I am Chika Oduah, the poet and the maker of the film for the poem, “The Beautiful Load.” I am a journalist, writer and photographer. Much of my work centers on reporting news- terrorism, insecurity, women’s rights, poverty and development – in Africa. I take a creative approach in my work and my goal is to capture the experiences of people of African descent through poetry and journalism.

I grew up watching my mother tie huge pieces of fabric on her head. I’d stand watching my mother’s reflection in the bathroom mirror as she firmly held the ends of crisp fabrics with her hands. I would silently observe her in wonder. She was the creator before me and with an unseen power, she’d bend that thing, place it down and lift it up, wrap it around and drop it back, pull it like rope and then caress it like a child. And at the end of the creation process, her ichafu would glow like the crown on her head that it was.

After watching her for years, I began to try on my own. I’d begin first closing my eyes and cast a vision of what the end should look like because I always knew how I wanted the end to look like. I preferred the tall, stalk-like shapes, whereas my mother liked hers round. Then in the beginning, I’d transform into a creator. We all know that the woman is the ultimate creator. I’d transform lowly cloths into splendid coronets. And at the end of it, I’d feel that connection to my mother and to other women like you, like me, to the women I never met and to the ones whose blood give me life.

Across Africa, women tie this humble piece of fabric of their heads. Across oceans, black women separated by waters that carried our ancestors to new worlds in chains, waters that cover the swollen bodies of our ancestors who jumped ships or just never made it across… across oceans, black women wear head ties.

I wanted to write a poem as an ode to the headtie. I wanted to celebrate African women through the symbolism of this piece of fabric that African women turn from something simple to a coronet of cloth. The idea for the film came in tandem with the poem. I wanted the film to glorify the beauty of the African woman’s headtie. I thought about filming a diverse set of African women to represent how the headtie is worn in various ways. I wanted the women to silently tie their scarves in their bedrooms, because that’s where they would normally tie them. The women tying her headtie on the beach represents the diaspora. Water is significant because it is water that separates black people and it was water that transported millions of enslaved Africans to the new world.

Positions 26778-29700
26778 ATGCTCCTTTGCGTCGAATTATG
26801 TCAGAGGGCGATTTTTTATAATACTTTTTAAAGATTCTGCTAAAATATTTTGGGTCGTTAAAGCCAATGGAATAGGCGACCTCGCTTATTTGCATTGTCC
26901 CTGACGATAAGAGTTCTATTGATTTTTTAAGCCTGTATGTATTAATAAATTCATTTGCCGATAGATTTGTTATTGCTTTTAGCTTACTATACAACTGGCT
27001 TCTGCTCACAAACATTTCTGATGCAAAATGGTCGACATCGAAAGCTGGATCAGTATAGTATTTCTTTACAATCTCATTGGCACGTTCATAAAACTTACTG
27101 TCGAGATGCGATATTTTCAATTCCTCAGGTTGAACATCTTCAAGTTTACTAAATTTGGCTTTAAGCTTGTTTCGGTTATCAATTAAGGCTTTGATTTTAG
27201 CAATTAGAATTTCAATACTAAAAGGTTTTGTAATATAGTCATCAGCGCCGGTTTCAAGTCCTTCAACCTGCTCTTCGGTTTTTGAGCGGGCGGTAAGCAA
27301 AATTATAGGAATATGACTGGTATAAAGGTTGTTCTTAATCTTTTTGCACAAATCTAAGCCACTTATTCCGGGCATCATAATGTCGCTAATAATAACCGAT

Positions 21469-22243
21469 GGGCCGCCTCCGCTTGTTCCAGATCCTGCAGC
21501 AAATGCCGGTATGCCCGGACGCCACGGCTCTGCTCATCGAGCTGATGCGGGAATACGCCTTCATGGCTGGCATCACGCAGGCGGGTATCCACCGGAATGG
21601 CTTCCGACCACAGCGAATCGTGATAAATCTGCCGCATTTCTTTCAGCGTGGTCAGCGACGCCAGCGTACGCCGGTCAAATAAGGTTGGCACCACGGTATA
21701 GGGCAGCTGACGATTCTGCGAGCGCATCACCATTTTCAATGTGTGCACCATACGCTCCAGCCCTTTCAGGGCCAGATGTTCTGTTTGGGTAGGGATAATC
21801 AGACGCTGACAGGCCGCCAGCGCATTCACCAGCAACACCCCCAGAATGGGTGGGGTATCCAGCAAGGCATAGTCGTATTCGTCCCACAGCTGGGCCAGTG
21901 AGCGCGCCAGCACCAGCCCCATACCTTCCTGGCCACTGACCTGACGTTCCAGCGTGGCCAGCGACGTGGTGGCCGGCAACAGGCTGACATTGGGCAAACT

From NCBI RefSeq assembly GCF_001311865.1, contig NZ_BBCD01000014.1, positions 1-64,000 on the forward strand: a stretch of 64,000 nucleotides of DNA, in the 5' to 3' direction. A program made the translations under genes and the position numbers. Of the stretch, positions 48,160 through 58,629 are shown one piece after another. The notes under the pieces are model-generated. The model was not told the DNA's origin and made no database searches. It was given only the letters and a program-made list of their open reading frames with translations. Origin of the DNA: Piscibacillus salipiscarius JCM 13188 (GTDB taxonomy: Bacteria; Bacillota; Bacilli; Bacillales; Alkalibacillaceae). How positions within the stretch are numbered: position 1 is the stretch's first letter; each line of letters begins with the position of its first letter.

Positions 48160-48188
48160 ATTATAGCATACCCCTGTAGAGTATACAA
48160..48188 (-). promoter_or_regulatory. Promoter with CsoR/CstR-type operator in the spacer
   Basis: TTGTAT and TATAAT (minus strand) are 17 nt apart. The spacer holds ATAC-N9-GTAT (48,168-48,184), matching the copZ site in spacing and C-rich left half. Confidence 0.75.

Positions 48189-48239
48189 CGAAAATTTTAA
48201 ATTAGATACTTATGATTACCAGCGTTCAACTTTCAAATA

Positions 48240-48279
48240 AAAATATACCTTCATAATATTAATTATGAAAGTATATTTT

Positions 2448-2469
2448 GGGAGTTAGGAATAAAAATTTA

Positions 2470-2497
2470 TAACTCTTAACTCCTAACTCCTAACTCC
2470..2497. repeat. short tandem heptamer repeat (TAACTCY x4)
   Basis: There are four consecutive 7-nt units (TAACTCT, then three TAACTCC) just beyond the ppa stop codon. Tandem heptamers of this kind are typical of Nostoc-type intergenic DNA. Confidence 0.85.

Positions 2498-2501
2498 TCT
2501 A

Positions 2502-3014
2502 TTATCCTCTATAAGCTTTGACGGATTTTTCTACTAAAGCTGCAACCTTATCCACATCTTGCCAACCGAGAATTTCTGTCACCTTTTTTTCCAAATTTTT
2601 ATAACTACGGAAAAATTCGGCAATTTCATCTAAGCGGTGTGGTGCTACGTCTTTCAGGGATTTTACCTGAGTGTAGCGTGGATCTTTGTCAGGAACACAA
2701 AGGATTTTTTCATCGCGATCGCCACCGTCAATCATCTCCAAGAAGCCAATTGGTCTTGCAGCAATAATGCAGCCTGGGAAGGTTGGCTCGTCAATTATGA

The beautiful load

By Chika Oduah

She starts
in her mind
to create
she’s a creator
the ultimate one
melanin tinted
authorized by the divine to do it
with her breath
we are
from her body
we come
and woke
lathered in her sticky amniotic waters
with her hands
she’s pleating
she’s shifting
pushing away the unnecessary
tucking into herself the necessary
to fortify herself
loose ends
that go nowhere
but she takes them somewhere
‘round her head
the African woman
making something out of nothing
and calling it for many tongues
ichafu for the Igbo
moussor for the Wolof
kitambaa cha kichwa for the Swahili
tignon for the Creoles
tukwi for the Tswanas of Botswana
duku for the Ghanaians
chitambala for the Zambians
gele for the Yoruba
we make this thing
and with every grimace of her face
to make this thing
with every grimace
in which
her lips contort
and her brows crinkle
and her shoulders sag under ungodly
and her back aches with the after shocks of men attacking her earth
and her nights tormented by ungodly
and her pride bruised by racist blows
with every grimace of her face
she forges ahead
with her head up
and when it falls
short of her expectations
of what she needs it to be
she tries again
wrapping that load ‘round her head
turning a load
into something bold
that speaks
what her
great and even greater grandmothers spoke when they defied
what foreign men were telling them
while forcing their way to have sex to them
claimed that they were not beautiful
called them niggers and made them feel unsightly
the black stain to their white clean
because they didn’t understand the beautiful things
that African women were creating for their heads
to wear
because inside the head
is her mind
the chest of her thoughts
so it needs to be pristine
she, we leave them there for safekeeping
bring them out when we’re needing
to evoke and invoke
create and conjure
curse bless rejoice and pray
amen and ameen
ise and
it is so

it is so that we were made to feel like slaves
taken from places of birth
they tried to strip the glory right off of our backs
strip, break and pulverize it into morsels of nothingness
and make us forget places of our birth,
our nests
and even there in lands far from home
African women toiling in the fields wore it
they thought it was her badge of enslavement
of lowliness
black Mammy personified
and Aunt Jemima stupified
we got it back
the glory,
because they’d
tucked it away
gave it to their daughters
preserving it in the folds of the fabrics
that African women mount to wear on their heads
to protect the most powerful place of her body
her head,
the gateway to her mind,
the one they try to mess with whenever she places her foot
to step it forward
and the other one forward
they’ve toyed with her mind,
lit a flame of lies and myths ‘round it
to degrade downgrade demean defile debase demote disgrace
the African woman
but they forgot
that she keeps her glory folded between the wraps of the fabric
that she wraps to wear
‘round her head
and that load of magnificent beauty atop her head
protects the most important part of her body
her head
the gateway to
her mind
she starts creating
in the mind
and what you end up staring at
is the coronet of cloth
the beautiful load on her head
and it is good
it is so


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